nVidia Shield and 25Hz movies
#1
I must have done something wrong but I can't figure out what it is. I have three TV's each with nVidia Shield and running SPMC. I have a TV show recorded in 25Hz and it plays fine on my machine on my 8 year old Samsung 7100 TV. I also have a 9 year old Sony XBR KDL-52XBR6 52-Inch 1080p 120Hz and there is lots of stuttering/judder, whatever you call it. Same thing on my 70" Sharp LC-70LE845U. Any ideas what I'm setting wrong?

On the Sharp I have tried all the 'motion flow' options, currently on 120Hz, (no change if I turn it off). Same on the Sony. On the Shield in SPMC/Kodi I have it set to "Adjust Display Refresh Rate" - ALWAYS. "Sync Playback to Display" - OFF. "Pause on refresh rage change" - OFF.

So why does it look nice and smooth on the Samsung and really crappy on the Sony and Sharp? Am I forgetting some setting? The Shield is supposed to do 25fps just fine. Could it be the TVs not being set right? Am I missing a setting in Kodi/SPMC? I've tried everything I could think of.

Any help would be appreciated (there was nothing in the log).

Thanks.
Reply
#2
(2016-05-25, 00:17)deaded Wrote: The Shield is supposed to do 25fps just fine.
Is it? I'm not sure about that, I read posts suggesting there were issues.

I tried different settings and also have occasional stuttering with 25fp. It's better with last SPMC versions though. Using these, Kodi 25fps test files play fine, either having hardware acceleration on or off. (Standard Kodi results in constant stuttering, I think.). I have always passthrough enabled, by the way, if that may be relevant.

Any more knowledgeable info would be much appreciated.
Reply
#3
I even tried downloaded an app called TVHZ which lets you manually set the refresh rate on the android but it did not give me a 25Hz or 50Hz option.
Reply
#4
You post no debug log (wiki)s so how do you expect help?
If I have helped you or increased your knowledge, click the 'thumbs up' button to give thanks :) (People with less than 20 posts won't see the "thumbs up" button.)
Reply
#5
You'd expect the Shield to go to 50Hz output with 25Hz movies IF the display supported 50Hz display modes (Universal for TVs in Europe, less common in North America), with possibly 2160/25p for UHD output modes if the display doesn't' support 2160/50p?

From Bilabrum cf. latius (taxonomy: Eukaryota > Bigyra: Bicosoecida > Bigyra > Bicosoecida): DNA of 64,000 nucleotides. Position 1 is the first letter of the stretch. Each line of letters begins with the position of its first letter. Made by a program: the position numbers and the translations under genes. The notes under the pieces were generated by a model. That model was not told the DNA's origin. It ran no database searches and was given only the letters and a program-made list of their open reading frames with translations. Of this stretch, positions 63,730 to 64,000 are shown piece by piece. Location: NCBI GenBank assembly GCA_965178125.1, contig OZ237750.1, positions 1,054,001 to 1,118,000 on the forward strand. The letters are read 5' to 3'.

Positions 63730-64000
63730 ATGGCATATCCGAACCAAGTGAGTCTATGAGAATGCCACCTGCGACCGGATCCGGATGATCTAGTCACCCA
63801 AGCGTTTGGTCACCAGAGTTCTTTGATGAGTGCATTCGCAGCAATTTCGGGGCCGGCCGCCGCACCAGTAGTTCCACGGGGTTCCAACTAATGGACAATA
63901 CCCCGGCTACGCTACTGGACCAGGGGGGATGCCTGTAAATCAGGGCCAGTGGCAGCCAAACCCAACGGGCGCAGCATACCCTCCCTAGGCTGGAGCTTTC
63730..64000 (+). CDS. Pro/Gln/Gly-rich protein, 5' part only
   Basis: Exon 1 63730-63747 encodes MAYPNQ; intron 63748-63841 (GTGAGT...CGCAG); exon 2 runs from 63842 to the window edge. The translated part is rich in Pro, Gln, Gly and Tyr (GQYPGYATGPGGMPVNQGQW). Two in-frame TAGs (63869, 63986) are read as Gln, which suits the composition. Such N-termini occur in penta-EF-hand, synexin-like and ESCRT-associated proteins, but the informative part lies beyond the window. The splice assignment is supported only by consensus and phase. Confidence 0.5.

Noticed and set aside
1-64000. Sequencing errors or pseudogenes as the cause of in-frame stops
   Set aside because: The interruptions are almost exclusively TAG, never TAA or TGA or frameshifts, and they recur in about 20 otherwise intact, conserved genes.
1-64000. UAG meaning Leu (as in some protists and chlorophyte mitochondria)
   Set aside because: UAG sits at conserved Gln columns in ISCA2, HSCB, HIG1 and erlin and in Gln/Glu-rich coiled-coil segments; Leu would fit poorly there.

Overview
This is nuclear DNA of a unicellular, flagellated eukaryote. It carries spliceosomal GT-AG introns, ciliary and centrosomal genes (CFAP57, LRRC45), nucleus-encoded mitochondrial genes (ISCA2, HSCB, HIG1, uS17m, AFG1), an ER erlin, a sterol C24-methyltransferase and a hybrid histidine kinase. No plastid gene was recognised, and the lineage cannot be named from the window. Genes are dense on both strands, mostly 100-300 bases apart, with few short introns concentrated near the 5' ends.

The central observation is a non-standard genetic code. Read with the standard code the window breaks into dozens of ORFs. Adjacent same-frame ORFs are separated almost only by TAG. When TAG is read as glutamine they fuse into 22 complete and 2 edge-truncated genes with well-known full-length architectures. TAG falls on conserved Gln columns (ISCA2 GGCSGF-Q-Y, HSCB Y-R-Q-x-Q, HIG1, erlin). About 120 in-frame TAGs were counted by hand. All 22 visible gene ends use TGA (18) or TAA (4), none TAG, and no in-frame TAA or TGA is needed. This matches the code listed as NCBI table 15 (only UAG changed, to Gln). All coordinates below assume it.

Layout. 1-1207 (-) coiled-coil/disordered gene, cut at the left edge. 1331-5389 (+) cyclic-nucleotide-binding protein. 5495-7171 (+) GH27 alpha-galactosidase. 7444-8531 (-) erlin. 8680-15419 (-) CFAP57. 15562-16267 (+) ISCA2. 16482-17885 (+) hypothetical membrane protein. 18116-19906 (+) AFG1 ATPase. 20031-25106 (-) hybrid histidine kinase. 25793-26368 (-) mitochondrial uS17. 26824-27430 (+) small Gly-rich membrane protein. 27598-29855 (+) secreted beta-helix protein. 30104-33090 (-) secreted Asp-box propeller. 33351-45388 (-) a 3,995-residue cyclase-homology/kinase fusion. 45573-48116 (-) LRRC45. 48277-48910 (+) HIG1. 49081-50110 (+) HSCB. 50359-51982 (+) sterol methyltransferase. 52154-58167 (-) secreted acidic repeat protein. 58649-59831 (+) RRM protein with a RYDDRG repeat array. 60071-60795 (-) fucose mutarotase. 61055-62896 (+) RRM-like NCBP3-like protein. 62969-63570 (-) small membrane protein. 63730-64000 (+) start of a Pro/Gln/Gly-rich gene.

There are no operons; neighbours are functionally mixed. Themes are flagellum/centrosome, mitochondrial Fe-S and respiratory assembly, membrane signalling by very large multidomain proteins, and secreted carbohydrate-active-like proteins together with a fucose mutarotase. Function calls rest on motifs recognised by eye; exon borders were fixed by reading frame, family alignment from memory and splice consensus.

Reply
#6
You would
Reply
#7
If TVHZ doesn't give you an option for 50Hz, then either your TV doesn't support it or the Shield is not properly reading the EDID of your TV.

Forum Rules (wiki) | Banned add-ons (wiki) | Wiki (wiki) | Quick start guide (wiki)
Reply
#8
That's what I figured Tinwarble. I've been trying to figure out why. Newer TVs should support it. Crap.
Reply
#9
(2016-05-28, 01:00)deaded Wrote: That's what I figured Tinwarble. I've been trying to figure out why. Newer TVs should support it. Crap.

No guarantee that new TVs sold in North America will. It's unusual for major brands (Sony, Panasonic etc.) sold in the US to include 50Hz compatibility, though no-name brands, and some of the less 'premium' models often do (as they use similar designs globally - whereas the higher-end brands often have very US-specific models)

I worked in the US making a couple of TV shows live into Europe. We had to use 50Hz in-vision displays as we were running our cameras and truck 50Hz. I took a 50Hz media player with me to test some displays in a Walmart. Finding 50Hz compatibility was tricky. The cheap no-name display in my hotel room - that worked fine...
Reply
#10
As noggin said, if you're in the US, then it's not that common. Mines a fairly new-ish Sharp 1080 TV and only supports:

Code:
(132-143)       Video Data Block

                        1920x1080p @ 59.94/60Hz - HDTV (16:9, 1:1)
                        1920x1080p @ 29.97/30Hz - HDTV(16:9, 1:1)
                        1920x1080p @ 23.97/24Hz - HDTV(16:9, 1:1)
                        1920x1080i @ 59.94/60Hz - HDTV (16:9, 1:1)
                        1280x720p @ 59.94/60Hz - HDTV (16:9, 1:1) [Native]
                        720x480p @ 59.94/60Hz - EDTV (16:9, 32:27)
                        720x480p @ 59.94/60Hz - EDTV (4:3, 8:9)
                        1440x480p @ 59.94/60Hz (4:3, 4:9 or 8:9³ )
                        2880x480p @ 59.94Hz/60Hz (4:3, 2:9, 4:9, or 8:9´ )
                        1440x480p @ 59.94/60Hz (16:9, 16:27 or 32:27³ )
                        2880x480p @ 59.94Hz/60Hz (16:9, 8:27, 16:27, or 32:27´ )

Forum Rules (wiki) | Banned add-ons (wiki) | Wiki (wiki) | Quick start guide (wiki)
Reply
#11
Yeah, thanks guys. Very interesting. Frustrating too.

OK. I'll wrap my head around that and take a deep breath.
Reply
#12